Of the 631 eligible patients, 450 (71.3%) responded to the survey. The mean (SD) age (36.8 [13.8] vs 34.6 [11.9] years, P = .07), sex (female, 201 [44.6%] vs 86 [47.5%]; P = .10), mean (SD) diabetes duration (19.5 [12.9] vs 18.3 [12.1] years, P = .22) and mean (SD) HbA1c level as percent of total hemoglobin (7.8% [1.8%] vs 7.8% [1.2%], P = .72; to convert HbA1c to proportion of total hemoglobin, multiply by 0.01) were similar between responders and nonresponders. Among 450 T1D participants, 134 (29.8%) reported using cannabis. Cannabis use duration, frequency, and form are shown in Table 1. Cannabis users were younger (entire cohort mean [SD] age, 31.3 [11.1] vs 39.1 [14.2] years), had lower income and educational levels, and shorter duration of diabetes (entire cohort mean [SD] duration, 16.3 [11.2] vs 20.9 [13.6] years) than nonusers (Table 1).
In adults with T1D, cannabis use within the previous 12 months was associated with an increased risk of DKA compared with no cannabis use (entire cohort OR, 1.98; 95% CI, 1.01-3.91) (Table 2). Compared with nonusers with T1D, the mean (SD) HbA1c level (8.4% [2.0%] vs 7.6% [1.6%], P < .01) was higher but there was no difference in severe hypoglycemia (21 of 134 [15.6%] vs 64 of 316 [20.3%], P = .17) among cannabis users with T1D. Cannabis users had a mean 0.41% higher HbA1c level than nonusers when adjusted for insulin delivery method, income, and age (β, 0.41; 95% CI, 0.38-0.43).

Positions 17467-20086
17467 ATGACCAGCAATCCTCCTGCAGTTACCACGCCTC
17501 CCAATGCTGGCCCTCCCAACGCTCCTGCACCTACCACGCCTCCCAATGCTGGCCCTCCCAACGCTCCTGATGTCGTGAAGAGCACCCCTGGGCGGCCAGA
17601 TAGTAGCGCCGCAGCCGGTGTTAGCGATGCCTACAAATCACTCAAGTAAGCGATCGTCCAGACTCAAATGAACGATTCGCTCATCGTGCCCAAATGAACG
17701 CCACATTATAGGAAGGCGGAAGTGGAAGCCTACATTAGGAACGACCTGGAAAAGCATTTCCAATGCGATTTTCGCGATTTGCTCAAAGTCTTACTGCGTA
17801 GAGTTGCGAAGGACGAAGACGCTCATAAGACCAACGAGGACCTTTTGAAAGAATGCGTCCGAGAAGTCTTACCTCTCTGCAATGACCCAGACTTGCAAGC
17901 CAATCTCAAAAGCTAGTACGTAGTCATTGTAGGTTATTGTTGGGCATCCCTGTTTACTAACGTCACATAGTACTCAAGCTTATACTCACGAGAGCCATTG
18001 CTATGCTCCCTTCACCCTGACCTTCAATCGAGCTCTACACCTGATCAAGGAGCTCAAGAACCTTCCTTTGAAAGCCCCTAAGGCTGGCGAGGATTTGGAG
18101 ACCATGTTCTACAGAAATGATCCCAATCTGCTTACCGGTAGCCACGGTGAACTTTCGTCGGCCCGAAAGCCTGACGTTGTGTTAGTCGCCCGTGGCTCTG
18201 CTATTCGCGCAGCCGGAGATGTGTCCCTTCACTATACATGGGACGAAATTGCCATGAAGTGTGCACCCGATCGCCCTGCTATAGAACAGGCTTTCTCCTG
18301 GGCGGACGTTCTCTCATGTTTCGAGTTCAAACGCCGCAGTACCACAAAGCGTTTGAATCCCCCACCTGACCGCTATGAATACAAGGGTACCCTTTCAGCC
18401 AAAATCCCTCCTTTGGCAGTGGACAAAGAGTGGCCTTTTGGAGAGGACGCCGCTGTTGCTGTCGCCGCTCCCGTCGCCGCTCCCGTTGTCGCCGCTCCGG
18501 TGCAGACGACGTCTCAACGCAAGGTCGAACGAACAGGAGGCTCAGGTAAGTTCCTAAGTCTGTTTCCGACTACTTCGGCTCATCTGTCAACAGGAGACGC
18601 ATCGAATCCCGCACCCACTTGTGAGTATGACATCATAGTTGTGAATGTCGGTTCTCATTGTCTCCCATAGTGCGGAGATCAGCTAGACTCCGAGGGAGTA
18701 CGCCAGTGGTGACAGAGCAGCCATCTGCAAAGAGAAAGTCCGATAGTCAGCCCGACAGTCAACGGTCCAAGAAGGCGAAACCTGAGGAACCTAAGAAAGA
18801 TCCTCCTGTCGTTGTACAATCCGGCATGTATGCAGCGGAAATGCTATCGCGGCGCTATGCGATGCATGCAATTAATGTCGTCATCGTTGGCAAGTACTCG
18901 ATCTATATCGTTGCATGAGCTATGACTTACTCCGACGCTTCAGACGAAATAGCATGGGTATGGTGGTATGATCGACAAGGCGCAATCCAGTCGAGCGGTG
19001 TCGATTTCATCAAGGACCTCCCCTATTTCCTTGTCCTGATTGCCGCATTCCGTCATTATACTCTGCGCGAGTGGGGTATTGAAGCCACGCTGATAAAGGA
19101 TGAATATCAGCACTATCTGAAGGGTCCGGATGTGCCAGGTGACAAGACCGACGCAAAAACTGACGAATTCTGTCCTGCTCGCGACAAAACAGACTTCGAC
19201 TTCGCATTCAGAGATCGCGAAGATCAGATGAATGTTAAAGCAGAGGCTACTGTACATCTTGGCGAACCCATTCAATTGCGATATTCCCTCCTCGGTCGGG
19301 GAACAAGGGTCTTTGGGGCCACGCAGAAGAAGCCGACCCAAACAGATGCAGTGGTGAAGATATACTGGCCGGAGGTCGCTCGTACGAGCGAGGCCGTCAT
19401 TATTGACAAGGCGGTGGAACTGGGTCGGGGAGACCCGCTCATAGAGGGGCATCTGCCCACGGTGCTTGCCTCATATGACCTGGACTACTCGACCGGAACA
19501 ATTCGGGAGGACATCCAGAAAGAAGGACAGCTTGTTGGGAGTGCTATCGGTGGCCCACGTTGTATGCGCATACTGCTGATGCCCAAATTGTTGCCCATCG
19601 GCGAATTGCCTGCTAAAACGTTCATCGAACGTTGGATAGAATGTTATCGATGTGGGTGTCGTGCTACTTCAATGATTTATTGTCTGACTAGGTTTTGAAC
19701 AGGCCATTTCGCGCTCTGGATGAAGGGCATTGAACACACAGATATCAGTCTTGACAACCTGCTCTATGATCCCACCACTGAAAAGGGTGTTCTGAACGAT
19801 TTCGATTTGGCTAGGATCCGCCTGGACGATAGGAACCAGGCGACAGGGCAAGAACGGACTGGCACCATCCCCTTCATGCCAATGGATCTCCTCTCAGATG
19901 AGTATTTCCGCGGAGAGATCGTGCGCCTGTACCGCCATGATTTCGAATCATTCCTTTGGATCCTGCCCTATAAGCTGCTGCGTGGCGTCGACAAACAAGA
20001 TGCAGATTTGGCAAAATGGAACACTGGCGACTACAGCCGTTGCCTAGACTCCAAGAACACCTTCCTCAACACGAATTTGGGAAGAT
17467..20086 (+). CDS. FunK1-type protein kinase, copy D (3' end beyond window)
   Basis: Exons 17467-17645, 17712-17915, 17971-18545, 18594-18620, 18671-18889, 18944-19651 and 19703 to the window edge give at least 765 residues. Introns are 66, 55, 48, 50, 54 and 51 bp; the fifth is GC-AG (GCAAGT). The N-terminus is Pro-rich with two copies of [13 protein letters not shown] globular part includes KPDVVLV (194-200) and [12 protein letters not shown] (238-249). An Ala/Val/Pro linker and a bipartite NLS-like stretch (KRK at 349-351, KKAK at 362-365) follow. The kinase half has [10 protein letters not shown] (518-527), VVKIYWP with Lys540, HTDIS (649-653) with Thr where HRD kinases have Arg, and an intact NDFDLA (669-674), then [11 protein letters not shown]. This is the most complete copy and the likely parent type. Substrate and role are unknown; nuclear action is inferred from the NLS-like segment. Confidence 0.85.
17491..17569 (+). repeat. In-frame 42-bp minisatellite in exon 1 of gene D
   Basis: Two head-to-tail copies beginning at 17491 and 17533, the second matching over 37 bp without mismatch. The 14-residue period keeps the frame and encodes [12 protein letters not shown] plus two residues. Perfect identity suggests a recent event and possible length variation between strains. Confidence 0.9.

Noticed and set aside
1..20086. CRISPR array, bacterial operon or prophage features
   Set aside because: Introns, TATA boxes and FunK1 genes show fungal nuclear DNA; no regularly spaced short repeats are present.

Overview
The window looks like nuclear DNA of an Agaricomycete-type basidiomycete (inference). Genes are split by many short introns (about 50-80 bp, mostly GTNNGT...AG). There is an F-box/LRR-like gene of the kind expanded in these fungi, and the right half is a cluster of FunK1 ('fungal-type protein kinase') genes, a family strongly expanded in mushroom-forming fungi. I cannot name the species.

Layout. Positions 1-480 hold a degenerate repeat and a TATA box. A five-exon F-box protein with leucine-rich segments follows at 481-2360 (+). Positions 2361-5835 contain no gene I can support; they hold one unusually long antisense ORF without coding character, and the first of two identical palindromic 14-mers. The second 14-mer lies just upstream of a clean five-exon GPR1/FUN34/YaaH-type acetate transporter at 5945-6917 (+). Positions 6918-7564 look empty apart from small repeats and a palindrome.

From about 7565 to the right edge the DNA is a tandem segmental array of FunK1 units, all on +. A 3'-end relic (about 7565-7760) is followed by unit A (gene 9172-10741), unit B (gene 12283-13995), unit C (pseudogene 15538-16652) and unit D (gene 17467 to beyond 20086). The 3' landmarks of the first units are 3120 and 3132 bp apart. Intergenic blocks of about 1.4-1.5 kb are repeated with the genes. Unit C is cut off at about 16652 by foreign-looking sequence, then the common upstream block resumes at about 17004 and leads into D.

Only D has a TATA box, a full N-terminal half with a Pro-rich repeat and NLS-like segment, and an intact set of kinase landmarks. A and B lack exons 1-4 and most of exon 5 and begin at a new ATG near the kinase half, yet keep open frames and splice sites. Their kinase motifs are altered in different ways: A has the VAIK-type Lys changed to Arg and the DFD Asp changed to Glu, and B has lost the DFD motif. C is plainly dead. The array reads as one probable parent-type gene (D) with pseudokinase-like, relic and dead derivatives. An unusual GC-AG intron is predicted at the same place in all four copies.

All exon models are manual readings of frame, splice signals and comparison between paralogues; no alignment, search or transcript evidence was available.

In the present survey study, the prevalence of cannabis use was 30% among adults with T1D. Cannabis use was associated with a higher risk for DKA in this population. Cannabinoids alter gut motility and cause hyperemesis, which may play a role in increased risk for DKA in T1D.4,6 A small sample size, single-center, and self-reported diabetes outcomes are limitations of the present study. The possibility of unmeasured confounders, such as access to health care, cannot be excluded. Further research is needed to confirm these findings and understand the effects and adverse consequences of cannabis use in patients with T1D.
Accepted for Publication: August 3, 2018.
Corresponding Author: Viral N. Shah, MD, Barbara Davis Center for Diabetes, University of Colorado Anschutz Medical Campus, 1775 Aurora Ct, Room M20-1318, Aurora, CO 80045 (firstname.lastname@example.org).
Published Online: November 5, 2018. doi:10.1001/jamainternmed.2018.5142
Author Contributions: Dr Shah had full access to all of the data in the study and takes responsibility for the integrity of the data and the accuracy of the data analysis.
Concept and design: Akturk, Camsari, Shah.
Acquisition, analysis, or interpretation of data: Akturk, Taylor, Rewers, Kinney, Shah.
Drafting of the manuscript: Akturk, Taylor, Camsari, Rewers, Shah.
Critical revision of the manuscript for important intellectual content: Akturk, Rewers, Kinney, Shah.
Statistical analysis: Taylor, Kinney, Shah.
Administrative, technical, or material support: Rewers.
Supervision: Kinney, Shah.
Conflict of Interest Disclosures: Dr Shah reported receiving research support through the University of Colorado from Sanfo US, Dexcom Inc, Eyenuk Inc, and T1D Exchange clinic registry and consulting fees through the University of Colorado from Sanofi US and Dexcom Inc, all outside the submitted work. No other disclosures were reported.